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Joel Sumner Smith

Product Manager @Gatsby focused on cloud native platform.
Analogical thinker in an analytical world.


Why Whitman might have read Walcott’s Omeros

The want for something finished completed and technically beautiful will certainly not be supplied by this writer, as it is by existing esthetic works. For the best poems both the old ones and later ones now accepted as first class are polished, rhymed regular, with all the elegance of fine conceits, carefully elaborated, showing under all the restraints of art, language and phrase chosen after very much has been rejected, and only the best admitted, and then all joined and cemented together, and finally presenting the beauty of some architectural temple—some palace, proudly rising in proportions of marble, entered from superb porticos and adorned with statuary satisfying the art sense and that of form, fulfilling beauty and inviting criticism. Not so his poetry. Its likeness is not the solid stately palace, nor the sculpture that adorns it, nor the paintings on its walls. Its analogy is the Ocean. Its verses are the liquid, billowy waves, ever rising and falling, perhaps sunny and smooth, perhaps wild with storm, always moving, always alike in their nature as rolling waves, but hardly any two exactly alike in size or measure (meter), never having the sense of something finished and fixed, always suggesting something beyond.”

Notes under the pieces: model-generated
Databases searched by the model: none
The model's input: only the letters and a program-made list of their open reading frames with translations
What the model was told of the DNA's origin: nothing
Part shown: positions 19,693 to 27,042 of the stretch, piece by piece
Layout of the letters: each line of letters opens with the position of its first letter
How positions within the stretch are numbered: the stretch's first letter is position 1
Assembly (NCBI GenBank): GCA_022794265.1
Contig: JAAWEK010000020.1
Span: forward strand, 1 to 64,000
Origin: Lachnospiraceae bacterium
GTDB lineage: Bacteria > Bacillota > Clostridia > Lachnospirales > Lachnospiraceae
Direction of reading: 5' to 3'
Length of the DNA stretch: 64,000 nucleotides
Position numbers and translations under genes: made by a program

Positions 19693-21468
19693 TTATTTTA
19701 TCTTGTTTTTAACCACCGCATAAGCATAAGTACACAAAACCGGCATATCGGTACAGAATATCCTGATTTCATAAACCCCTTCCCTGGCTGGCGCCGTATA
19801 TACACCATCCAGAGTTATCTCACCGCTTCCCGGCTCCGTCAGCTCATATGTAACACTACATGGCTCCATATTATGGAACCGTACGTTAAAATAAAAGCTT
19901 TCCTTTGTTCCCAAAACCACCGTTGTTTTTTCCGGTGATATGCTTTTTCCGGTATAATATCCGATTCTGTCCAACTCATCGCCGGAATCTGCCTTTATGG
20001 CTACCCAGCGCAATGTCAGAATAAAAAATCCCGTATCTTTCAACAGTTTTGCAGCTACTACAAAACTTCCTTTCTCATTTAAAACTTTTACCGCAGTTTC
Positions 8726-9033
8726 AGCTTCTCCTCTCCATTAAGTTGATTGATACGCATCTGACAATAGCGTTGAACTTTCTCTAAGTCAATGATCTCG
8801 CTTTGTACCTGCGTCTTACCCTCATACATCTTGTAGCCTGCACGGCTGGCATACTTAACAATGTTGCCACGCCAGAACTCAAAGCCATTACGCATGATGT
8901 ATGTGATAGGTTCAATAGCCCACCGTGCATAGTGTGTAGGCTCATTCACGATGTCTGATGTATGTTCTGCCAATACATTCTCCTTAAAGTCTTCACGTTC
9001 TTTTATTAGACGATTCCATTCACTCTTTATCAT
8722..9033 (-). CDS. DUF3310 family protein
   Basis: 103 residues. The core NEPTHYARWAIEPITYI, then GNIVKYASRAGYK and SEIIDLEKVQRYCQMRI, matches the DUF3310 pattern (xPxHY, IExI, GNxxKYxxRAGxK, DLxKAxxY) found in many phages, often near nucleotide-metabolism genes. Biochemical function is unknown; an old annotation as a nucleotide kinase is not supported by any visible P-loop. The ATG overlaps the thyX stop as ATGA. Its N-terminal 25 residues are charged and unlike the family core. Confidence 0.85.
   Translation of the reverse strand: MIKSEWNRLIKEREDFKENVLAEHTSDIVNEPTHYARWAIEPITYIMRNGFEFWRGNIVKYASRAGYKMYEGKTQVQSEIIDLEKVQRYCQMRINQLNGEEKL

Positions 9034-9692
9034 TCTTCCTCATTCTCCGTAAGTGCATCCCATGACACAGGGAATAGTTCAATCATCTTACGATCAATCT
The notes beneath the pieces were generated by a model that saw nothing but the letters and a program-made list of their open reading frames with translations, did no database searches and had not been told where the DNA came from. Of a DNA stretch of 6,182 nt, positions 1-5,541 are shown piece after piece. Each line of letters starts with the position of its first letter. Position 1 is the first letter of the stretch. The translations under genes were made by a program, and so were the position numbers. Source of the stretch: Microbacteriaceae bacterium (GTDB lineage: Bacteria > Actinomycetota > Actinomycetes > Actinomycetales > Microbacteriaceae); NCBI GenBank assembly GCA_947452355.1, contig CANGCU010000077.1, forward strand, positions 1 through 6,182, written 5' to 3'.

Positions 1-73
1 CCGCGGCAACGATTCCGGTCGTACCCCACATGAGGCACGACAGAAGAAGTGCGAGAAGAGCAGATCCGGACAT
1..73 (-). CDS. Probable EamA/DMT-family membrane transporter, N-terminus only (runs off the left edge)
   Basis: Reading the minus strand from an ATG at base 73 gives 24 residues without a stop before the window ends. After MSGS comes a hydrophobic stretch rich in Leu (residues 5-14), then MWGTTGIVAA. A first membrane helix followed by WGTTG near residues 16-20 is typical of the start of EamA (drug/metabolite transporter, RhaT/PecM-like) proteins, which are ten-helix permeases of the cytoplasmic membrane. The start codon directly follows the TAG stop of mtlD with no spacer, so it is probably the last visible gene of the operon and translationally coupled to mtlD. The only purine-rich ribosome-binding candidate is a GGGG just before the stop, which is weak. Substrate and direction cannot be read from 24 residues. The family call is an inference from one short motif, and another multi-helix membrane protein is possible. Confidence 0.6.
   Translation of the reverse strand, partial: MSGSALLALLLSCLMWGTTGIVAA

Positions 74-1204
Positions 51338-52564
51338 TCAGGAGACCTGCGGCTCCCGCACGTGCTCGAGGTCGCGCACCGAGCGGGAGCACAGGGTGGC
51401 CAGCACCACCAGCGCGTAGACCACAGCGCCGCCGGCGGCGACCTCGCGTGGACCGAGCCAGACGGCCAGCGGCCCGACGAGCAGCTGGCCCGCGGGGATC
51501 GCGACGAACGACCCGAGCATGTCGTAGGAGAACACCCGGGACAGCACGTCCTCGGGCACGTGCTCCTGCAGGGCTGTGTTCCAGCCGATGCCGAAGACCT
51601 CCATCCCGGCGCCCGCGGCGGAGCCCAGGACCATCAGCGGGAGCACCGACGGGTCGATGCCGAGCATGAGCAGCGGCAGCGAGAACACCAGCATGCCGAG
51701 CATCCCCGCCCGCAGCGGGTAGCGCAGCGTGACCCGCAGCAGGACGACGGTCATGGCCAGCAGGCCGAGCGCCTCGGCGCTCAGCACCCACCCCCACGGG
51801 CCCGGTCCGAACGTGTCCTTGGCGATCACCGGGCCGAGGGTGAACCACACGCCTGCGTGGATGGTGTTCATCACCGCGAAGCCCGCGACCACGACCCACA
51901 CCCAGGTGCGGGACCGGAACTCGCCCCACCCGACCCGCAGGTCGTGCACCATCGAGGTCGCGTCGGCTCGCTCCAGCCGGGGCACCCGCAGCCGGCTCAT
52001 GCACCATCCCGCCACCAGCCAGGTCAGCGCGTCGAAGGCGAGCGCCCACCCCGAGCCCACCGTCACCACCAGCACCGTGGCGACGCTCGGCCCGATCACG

With Walt Whitman in Camden
pp. 414-5

© 2021, Joel Sumner Smith